Last week there was a CNBC article trending on Twitter that immediately caught my eye: How much money a single person needs to earn to get by in every U.S. state.
Oh! I thought, finally, someone is going to give me a number I should be aiming for, or could be angry about, or that would at least provide me with some sense of what might need to happen so that I can “get by.” In other words, something that will allow me to mitigate the anxiety of being a person who operates in the world without the safety net that comes with a secondary income or family support.
Spoiler alert, reader, it did not.
The article, which was pulling its data from MIT’s Living Wage Calculator, provided a map that linked to each state. And a number which correlated. Not surprisingly it’s less expensive to live in the middle of the country and more expensive to live on the coasts. I immediately clicked on New York and was informed that the minimum I needed to live on was $38,719, which, in fact, was my income….approximately eighteen years ago when I was sharing an apartment with two other people and did not have health insurance.
Needless to say, averaging the cost of living in, say, Buffalo with New York City, is not useful. So, I clicked through to MIT and entered New York City in the data field, assuming the resulting number would be at least double if not more.
Before we go any further, it’s useful to know what MIT says the numbers represent
The living wage shown is the hourly rate that an individual in a household must earn to support his or herself and their family. The assumption is the sole provider is working full-time (2080 hours per year). The tool provides information for individuals, and households with one or two working adults and zero to three children. In the case of households with two working adults, all values are per working adult, single or in a family unless otherwise noted.
And here are the numbers:
I have no doubt there are people living in New York on this income. No doubt whatsoever. But I think it bears exploring what “get by” means, and particularly “get by” in the context of being a single person.
First however, I want to parse some of these numbers. Let’s begin with the “housing” number. For fun, I divided $17, 370 by 12. The result is $1447.50. The last time I paid that little for rent for a studio apartment was fifteen years ago in Brooklyn, and after a year the rent jumped up to $1800. Both those numbers, by the way, would be considered a deal now. The median rent for a New York City studio is currently $2300. That’s $27,600 a year. That’s not including bills, which, as a person alone, you’d be footing by yourself. If you are a single person under the age of thirty living with multiple roommates, or perhaps living more than an hour from Manhattan on the subway, these rent prices might still be possible, but also they present scenarios not ideal for being a grown-up who wants a life.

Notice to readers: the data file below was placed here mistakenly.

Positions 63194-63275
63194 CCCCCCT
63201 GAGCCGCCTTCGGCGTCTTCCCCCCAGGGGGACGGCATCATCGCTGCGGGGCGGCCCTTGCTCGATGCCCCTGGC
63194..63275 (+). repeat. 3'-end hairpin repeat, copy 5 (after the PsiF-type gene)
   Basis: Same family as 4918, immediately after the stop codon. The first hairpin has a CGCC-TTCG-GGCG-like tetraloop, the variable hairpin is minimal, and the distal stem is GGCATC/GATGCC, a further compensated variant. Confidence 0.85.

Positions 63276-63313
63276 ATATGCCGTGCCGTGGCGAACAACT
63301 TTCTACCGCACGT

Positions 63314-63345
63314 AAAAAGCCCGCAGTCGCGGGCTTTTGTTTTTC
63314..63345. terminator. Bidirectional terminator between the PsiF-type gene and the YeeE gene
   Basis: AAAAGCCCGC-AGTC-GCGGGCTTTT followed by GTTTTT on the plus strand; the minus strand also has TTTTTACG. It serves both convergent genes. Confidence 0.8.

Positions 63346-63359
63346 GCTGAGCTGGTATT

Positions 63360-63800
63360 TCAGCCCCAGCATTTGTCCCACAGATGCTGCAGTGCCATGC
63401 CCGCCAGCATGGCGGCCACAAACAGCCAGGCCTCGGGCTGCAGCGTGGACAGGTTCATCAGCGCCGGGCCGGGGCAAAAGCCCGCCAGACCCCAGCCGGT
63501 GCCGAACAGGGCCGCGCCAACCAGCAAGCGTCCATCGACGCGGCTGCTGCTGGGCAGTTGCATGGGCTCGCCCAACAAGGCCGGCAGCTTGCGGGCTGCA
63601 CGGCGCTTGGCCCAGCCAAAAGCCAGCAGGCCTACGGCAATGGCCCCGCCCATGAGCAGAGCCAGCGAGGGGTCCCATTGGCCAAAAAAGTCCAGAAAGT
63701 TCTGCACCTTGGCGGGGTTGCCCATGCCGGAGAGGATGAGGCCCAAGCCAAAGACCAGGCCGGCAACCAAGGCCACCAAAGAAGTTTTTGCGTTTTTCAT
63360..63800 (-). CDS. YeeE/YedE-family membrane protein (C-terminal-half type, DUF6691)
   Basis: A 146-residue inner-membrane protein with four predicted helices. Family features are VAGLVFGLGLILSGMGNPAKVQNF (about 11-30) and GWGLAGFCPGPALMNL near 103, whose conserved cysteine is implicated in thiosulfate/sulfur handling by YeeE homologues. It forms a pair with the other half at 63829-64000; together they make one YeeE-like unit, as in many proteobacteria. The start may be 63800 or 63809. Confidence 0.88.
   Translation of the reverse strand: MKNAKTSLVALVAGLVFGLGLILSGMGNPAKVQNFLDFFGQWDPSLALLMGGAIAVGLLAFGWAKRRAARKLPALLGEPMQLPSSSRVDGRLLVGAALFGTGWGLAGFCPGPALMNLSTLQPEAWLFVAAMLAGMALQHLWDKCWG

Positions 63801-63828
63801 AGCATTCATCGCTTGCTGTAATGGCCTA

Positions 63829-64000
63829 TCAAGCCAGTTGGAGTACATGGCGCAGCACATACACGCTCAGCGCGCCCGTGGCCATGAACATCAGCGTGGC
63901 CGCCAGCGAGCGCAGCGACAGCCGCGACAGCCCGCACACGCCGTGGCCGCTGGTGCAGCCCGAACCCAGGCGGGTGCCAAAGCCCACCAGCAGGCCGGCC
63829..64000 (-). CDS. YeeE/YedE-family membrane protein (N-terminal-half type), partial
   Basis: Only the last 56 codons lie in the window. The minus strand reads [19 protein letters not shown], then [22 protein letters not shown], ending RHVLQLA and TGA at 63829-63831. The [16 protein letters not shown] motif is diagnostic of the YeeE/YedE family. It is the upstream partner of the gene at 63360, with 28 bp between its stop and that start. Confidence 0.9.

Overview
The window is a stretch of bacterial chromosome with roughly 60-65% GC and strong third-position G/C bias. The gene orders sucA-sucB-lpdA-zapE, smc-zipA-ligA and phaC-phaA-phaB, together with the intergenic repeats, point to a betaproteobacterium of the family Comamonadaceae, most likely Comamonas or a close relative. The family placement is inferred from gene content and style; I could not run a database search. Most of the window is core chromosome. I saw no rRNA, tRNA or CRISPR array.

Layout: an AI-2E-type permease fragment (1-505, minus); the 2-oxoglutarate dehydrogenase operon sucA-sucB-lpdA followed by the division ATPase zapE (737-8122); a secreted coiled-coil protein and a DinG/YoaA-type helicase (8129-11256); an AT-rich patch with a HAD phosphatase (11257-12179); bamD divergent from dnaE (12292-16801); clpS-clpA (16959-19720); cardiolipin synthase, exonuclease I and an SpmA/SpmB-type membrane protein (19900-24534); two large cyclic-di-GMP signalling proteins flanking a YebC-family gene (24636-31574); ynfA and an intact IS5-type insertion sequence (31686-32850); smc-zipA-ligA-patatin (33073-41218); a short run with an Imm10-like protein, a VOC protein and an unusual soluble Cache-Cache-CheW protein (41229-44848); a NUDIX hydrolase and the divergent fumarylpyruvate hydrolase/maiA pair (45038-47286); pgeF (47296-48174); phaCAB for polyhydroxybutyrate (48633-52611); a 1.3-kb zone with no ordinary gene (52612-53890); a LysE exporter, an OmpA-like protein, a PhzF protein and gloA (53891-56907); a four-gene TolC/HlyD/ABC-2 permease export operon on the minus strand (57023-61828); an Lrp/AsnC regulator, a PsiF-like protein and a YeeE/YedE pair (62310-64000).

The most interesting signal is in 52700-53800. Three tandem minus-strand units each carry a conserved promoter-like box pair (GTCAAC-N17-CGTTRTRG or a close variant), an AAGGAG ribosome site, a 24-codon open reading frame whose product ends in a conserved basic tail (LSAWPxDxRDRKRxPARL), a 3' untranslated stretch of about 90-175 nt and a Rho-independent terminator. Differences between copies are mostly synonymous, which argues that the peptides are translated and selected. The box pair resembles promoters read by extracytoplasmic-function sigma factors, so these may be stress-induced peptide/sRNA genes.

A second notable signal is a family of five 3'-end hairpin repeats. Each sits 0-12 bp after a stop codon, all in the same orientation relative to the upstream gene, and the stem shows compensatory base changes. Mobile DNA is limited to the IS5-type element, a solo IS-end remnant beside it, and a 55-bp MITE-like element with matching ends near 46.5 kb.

Now let’s gawk at the medical number: $2935. I suppose if you work a job with good benefits this number is a possibility. If you are a freelancer, which a significant portion of the population is, and you pay, say, close to $800 a month, as I do, the number is close to $10K a year and that’s not including co-pays or, if you are a grown woman over the age of forty, who requires additional check-ups, all the money you shell out to hit your deductible.
Finally, “other”: $3078. It’s not clear what “other” is, but “other” in my life usually means all the things that are involved in seeing friends and creating a social circle and emotional support system. I.E: dinners, lunches, activities, general life. And, in non-pandemic times, massages (I think of this piece on the regular). Or even travel, which can be extra expensive if you are doing it alone, since the travel industry, like so much else, is priced for couples. For fun I divided $3078 by 52, it comes to about $59 a week. A WEEK.
And absolutely none of this covers retirement, which again, as a single person requires you to put more away with less help.
But let’s get back to “get by” because the rational response to this financial reality check is to say, no one is forcing you to live in New York City. Or any big city. All of us have the option to choose to live in smaller, less expensive towns where you really could rent a reasonably nice place for $1400 a month or perhaps even buy a house. And then what?
There are reasons single people, and particularly single women, flock to cities. In her book, All the Single Ladies, Rebecca Traister writes how, among other things, the city allows women to live on their own because it provides many of the services and support a family would, be it household (cleaning, dry-cleaning, meals) or emotional (see above re dinners and massages). Being alone, as many of us were reminded over the last year, is extremely hard. Being alone outside of urban centers presents its own challenges.
I was often reminded of this after I published a memoir about remaining single after 40. I heard from so many women who did not live in cities, who were eager (and sometimes desperate) for advice on how to set up their lives to ward against loneliness. Their friends who had married were car rides away. It wasn’t possible just to walk out the door and see people. Even eating alone came with its own stigma.
I was always at a loss for what to tell them. I have always chosen the city. But as I look at these numbers I think if they wanted to accurately reflect what a person alone needs to “get by” they need to account for this absence of social structure that a family often (though not always) provides. It is costly. And getting by shouldn’t just be about survival. It must be about living fully.